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Psychosom Med. 2019 Jul/Aug;81(6):513-520. doi: 10.1097/PSY.0000000000000702.

The Predictive Value of Depression in the Years After Heart Transplantation for Mortality During Long-Term Follow-Up.

Author information

1
From the Institute of Clinical Medicine (Bürker, Gullestad, Fiane, Malt), University of Oslo; Department of Psychiatry of Old Age (Bürker), Oslo University Hospital - Ullevål; Departments of Psychosomatic Medicine (Bürker, Haraldsen), Cardiology (Gullestad, Gude, Relbo Authen, Grov, Andreassen), and Cardiothoracic Surgery (Fiane), Oslo University Hospital - Rikshospitalet; K.G. Jebsen Centre for Cardiac Research (Gullestad), University of Oslo; Centre for Heart Failure Research (Gullestad), Oslo University Hospital, Oslo, Norway; Department of Clinical Psychology (Havik), University of Bergen, Bergen, Norway; Department of Psychiatry (Dew), University of Pittsburgh School of Medicine, Pittsburgh, PA; Department of Psychology (Andersson), University of Oslo, Oslo, Norway; and Department of Research and Education (Malt), Oslo University Hospital - Rikshospitalet, Norway.

Abstract

OBJECTIVE:

Current understanding of the prognostic impact of depression on mortality after heart transplantation (HTx) is limited. We examined whether depression after HTx is a predictor of mortality during extended follow-up. Subsequently, we explored whether different symptom dimensions of depression could be identified and whether they were differentially associated with mortality.

METHODS:

Survival analyses were performed in a sample of 141 HTx recipients assessed for depression, measured by self-report of depressive symptoms (Beck Depression Inventory - version 1A [BDI-1A]), at median 5.0 years after HTx, and followed thereafter for survival status for up to 18.6 years. We used uni- and multivariate Cox proportional hazard models to examine the association of clinically significant depression (BDI-1A total score ≥10), as well as the cognitive-affective and the somatic subscales of the BDI-1A (resulting from principal component analysis) with mortality. In the multivariate analyses, we adjusted for relevant sociodemographic and clinical variables.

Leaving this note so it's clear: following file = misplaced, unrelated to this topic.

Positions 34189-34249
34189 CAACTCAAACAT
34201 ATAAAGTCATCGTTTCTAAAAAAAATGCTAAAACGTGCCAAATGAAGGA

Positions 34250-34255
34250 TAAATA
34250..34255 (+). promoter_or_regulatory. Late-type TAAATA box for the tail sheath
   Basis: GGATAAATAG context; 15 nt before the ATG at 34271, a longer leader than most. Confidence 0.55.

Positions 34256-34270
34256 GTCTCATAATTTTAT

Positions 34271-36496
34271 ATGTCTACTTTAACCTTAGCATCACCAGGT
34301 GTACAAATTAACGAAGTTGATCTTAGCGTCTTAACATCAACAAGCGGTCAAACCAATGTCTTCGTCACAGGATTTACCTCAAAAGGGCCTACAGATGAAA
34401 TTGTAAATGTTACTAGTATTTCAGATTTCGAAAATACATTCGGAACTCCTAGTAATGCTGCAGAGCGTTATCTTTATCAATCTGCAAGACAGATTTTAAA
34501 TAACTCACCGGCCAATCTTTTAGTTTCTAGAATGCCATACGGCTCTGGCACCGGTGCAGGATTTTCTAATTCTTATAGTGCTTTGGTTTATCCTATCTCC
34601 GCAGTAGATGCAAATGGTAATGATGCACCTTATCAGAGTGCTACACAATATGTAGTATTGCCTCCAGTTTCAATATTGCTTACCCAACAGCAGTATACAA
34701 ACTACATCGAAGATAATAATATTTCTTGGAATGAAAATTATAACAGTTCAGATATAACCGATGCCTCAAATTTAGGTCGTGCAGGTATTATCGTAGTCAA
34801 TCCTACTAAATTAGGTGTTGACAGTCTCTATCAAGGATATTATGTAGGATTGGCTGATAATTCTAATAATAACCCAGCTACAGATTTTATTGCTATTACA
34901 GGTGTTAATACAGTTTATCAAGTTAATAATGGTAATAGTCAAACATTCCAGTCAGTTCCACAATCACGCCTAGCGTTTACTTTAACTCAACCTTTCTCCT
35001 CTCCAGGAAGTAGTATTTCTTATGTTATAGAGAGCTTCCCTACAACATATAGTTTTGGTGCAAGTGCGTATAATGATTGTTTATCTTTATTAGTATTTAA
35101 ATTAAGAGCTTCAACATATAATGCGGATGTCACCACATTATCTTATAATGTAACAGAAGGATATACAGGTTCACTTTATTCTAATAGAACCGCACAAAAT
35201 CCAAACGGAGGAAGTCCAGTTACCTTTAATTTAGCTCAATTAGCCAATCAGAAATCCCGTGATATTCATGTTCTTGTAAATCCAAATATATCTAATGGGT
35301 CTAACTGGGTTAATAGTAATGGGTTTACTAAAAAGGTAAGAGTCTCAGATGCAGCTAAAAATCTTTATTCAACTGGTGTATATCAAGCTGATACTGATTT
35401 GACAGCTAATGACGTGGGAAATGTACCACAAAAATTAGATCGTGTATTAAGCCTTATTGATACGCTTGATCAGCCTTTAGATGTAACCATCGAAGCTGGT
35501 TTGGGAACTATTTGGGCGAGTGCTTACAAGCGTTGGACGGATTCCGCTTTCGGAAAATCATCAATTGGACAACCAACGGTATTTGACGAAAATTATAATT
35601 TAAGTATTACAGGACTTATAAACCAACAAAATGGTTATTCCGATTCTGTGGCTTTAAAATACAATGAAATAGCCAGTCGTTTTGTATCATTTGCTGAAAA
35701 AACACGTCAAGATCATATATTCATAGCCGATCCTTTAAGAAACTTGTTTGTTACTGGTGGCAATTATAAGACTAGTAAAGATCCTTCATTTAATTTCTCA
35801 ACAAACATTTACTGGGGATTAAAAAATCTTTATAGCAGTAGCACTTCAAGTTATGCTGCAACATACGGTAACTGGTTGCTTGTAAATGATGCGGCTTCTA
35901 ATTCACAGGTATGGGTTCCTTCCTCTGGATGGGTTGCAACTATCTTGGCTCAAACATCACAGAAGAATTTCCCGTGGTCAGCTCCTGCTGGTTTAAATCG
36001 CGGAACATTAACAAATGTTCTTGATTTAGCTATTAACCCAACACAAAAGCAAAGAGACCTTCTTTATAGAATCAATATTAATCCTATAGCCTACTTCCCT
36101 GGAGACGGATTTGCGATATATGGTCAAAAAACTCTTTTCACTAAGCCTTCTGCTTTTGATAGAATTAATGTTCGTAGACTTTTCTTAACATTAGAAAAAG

RESULTS:

Clinically significant depression was a significant predictor of mortality (hazard ratio = 2.088; 95% confidence interval = 1.366-3.192; p = .001). Clinically significant depression also was an independent predictor of mortality in the multivariate analysis (hazard ratio = 1.982; 95% confidence interval = 1.220-3.217; p = .006). The somatic subscale, but not the cognitive-affective subscale, was significantly associated with increased mortality in univariate analyses, whereas neither of the two subscales was an independent predictor of mortality in the multivariate analysis.

CONCLUSIONS:

Depression measured by self-report after HTx is associated with increased mortality during extended follow-up. Clinical utility and predictive validity of specific depression components require further study.

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